Moscow – Military Tattoo

During our week in Russia, Moscow gave us a lovely surprise, albeit a big one because they only do big there. We trooped out to see the onion dome church thing at night, St Basil’s Cathedral in Red Square, and to my inner photographer’s dismay, it was dark and unlit. Disappointed, we trudged home.

Found out the next day that the Cathedral was in darkness because there was an event being held on the other (Kremlin) side, and it was – omfg – a Military Tattoo in the land of the military!! We hunted high and low for tickets, at 2pm the booth said they were sold out, then a kind local explained that any spare tickets would be re-allocated to all the booths at around 5pm, and so we returned and were lucky enough to get 2 tickets just in time to get there.

I can’t fully express what a total BUZZ it was to see a Military Tattoo in Red Square in Moscow, a place that’s fairly keen on all things military. They had invited entrants from all over the world, so not only did we see all the incredibly proud local army & navy types, but we also saw army bands from all kinds of obscure places – Mexico, Ireland, Sri Lanka – all of which were amazing. 

Tattoo Excitement

The roar that went up when any of the Russian military came out to play was deafening, and chock-full of national pride. Some of the Russian musos were hilarious, earnest young Russian military boys gettin’ down and funky for the crowd and generally not taking themselves too seriously. (Taking the piss as we say in ‘Oz – so they do have a sense of yuma!).

There were bands from Mexico, Sri Lanka, Ireland, and so on, you name it they were there.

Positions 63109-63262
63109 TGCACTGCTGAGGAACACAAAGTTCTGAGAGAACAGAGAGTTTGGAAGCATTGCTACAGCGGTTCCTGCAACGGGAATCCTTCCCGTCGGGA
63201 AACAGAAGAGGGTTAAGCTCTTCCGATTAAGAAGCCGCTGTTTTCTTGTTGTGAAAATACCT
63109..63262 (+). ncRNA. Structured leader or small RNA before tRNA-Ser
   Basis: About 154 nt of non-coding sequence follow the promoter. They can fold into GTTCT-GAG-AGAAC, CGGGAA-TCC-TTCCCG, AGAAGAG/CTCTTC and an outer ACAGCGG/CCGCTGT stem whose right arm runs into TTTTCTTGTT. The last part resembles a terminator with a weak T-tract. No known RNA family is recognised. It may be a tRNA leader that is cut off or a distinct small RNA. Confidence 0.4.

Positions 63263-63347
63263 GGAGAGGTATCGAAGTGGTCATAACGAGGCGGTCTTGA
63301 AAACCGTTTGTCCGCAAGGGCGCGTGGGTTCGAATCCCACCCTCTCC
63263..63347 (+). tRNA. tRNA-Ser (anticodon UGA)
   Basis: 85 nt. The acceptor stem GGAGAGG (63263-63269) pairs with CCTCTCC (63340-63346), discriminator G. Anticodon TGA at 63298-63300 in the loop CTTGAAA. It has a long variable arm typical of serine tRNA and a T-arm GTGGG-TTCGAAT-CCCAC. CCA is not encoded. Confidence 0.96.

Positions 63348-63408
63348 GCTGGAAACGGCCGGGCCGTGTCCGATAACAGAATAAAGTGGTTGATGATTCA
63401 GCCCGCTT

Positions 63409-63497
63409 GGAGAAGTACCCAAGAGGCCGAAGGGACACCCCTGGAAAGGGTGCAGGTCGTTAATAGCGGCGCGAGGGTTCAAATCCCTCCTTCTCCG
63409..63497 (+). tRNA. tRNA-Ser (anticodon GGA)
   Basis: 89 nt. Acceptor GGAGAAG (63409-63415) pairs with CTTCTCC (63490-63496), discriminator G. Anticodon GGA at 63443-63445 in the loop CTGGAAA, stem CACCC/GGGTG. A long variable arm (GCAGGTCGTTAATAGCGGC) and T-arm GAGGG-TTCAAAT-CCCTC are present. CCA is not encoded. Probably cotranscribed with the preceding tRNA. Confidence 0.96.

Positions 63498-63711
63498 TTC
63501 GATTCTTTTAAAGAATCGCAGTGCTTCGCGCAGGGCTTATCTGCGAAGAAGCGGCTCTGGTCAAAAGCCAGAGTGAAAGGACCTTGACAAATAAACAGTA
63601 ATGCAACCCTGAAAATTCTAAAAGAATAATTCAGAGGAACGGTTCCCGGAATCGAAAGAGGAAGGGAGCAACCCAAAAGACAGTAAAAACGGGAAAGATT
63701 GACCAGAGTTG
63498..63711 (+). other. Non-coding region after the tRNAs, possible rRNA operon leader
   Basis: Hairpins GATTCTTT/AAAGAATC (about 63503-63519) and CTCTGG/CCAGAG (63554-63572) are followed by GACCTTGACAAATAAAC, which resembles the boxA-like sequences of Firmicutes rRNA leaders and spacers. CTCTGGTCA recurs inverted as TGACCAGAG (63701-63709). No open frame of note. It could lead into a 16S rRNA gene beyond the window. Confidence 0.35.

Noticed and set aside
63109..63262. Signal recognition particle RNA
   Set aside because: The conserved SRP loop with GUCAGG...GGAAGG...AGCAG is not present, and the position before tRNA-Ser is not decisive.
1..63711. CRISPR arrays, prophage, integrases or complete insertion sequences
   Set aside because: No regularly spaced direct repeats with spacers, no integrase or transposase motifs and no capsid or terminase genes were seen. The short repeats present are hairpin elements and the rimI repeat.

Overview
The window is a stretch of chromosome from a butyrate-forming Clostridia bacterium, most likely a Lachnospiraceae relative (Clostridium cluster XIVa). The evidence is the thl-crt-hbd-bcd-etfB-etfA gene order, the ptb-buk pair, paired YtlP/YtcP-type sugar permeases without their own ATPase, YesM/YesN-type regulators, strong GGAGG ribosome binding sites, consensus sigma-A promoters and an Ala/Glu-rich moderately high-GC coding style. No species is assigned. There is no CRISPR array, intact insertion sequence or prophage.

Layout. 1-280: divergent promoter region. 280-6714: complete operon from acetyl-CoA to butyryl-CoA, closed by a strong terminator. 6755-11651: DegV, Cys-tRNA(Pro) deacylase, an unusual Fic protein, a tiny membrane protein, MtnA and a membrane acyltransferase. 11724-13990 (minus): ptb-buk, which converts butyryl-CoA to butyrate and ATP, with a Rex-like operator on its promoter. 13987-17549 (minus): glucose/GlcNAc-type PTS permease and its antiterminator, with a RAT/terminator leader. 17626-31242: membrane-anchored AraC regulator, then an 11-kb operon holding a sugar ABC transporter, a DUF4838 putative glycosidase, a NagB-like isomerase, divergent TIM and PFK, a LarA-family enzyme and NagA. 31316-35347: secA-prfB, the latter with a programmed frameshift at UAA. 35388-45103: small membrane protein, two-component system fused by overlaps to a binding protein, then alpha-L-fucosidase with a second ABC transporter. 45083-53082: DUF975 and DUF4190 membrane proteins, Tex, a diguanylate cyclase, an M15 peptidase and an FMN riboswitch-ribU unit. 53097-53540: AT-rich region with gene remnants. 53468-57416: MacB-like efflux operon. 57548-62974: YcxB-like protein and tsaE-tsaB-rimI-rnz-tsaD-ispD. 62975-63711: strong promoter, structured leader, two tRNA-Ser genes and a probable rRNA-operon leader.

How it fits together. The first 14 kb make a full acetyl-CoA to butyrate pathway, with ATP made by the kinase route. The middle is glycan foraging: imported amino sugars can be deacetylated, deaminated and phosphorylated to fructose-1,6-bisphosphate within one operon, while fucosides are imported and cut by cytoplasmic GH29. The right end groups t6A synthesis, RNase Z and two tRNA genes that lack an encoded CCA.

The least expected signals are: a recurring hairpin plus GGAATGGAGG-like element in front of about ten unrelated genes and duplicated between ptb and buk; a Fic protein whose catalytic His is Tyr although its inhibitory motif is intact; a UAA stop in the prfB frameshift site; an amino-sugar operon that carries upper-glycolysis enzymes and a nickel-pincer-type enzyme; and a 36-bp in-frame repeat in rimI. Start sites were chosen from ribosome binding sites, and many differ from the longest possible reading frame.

The ones that took the cake as far as we were concerned were the Dutch – they not only played their musical instruments while at the same time riding their specially modified bicycles (the Dutch do love a good bicycle), but they rode said bikes on the extremely rough cobblestoned Red Square surface – and, aiming for a degree of difficulty of 11.5, they did all this in national dress including wooden clogs.

Ever tried to ride a bike in wooden clogs? Unfreakinbelievable. After the concert, they hung out in the carpark, playing more music and signing autographs like rock stars. Full marks to the Dutch crew.

Conclusion on Moscow

7 days in this Russian location was mind-blowing. The Military Tattoo was held in Red Square with St Basil’s onion-dome Cathedral and the Kremlin’s Spassky Tower in the background, both lit with an ever-changing array of colours, and of course fireworks at the end, while the moon popped up as well (it was, of course, big). 

7 days in Russia
St Basil’s with moon

One of those shake-your-head-am-I-really-here moments that absolutely thrilled us during our week in Russia. What a SHOW! It was a night I’ll never forget and totally unplanned, we were just dead lucky. Which makes it doubly grouse.

7 days in Russia
St Basil’s with fireworks – SERIOUSLY?!?!

St Petersburg

We didn’t have time to get out into the countryside which is where I believe you get to see the darker side of Russia – i.e. poverty, and zero amenities, poor food, no medical assistance, etc. We instead caught the train to St Petersburg, a pleasant 4 hour train ride. Along the way, you catch glimpses of how people outside of Moscow live, with apartment blocks cuddling right up to power stations. 

7 days in Russia
Power station vs housing

And we saw some ripper vehicles during our 7 days in Russia.

St Petersburg – Don’t believe the hype

You know how when every one you know tells you to go see a movie because it’s great, fantastic, amazing, life-changing and all that? St Petersburg suffered just like that, from too many superlatives. It is a place consisting of 30 or so islands, a whole lot of rivers and canals in between, and as a result, their biggest claim to fame (Hermitage Museum aside) are the bridges that rise up at around 1am to let ships and barges in and out. 

7 days in Russia
Bridge up

Don’t get me wrong, they are worth seeing, because up go the bridges, along with the light poles, tram lines, electricity wires and the lot, so it’s all fairly clever, but otherwise St Petersburg didn’t really do it for me. People call it ‘The Venice of the North’ because it’s allegedly so beautiful, but being so close to sea level, it’s a very flat landscape, which is very boring for photography enthusiasts.

St Petersburg Architecture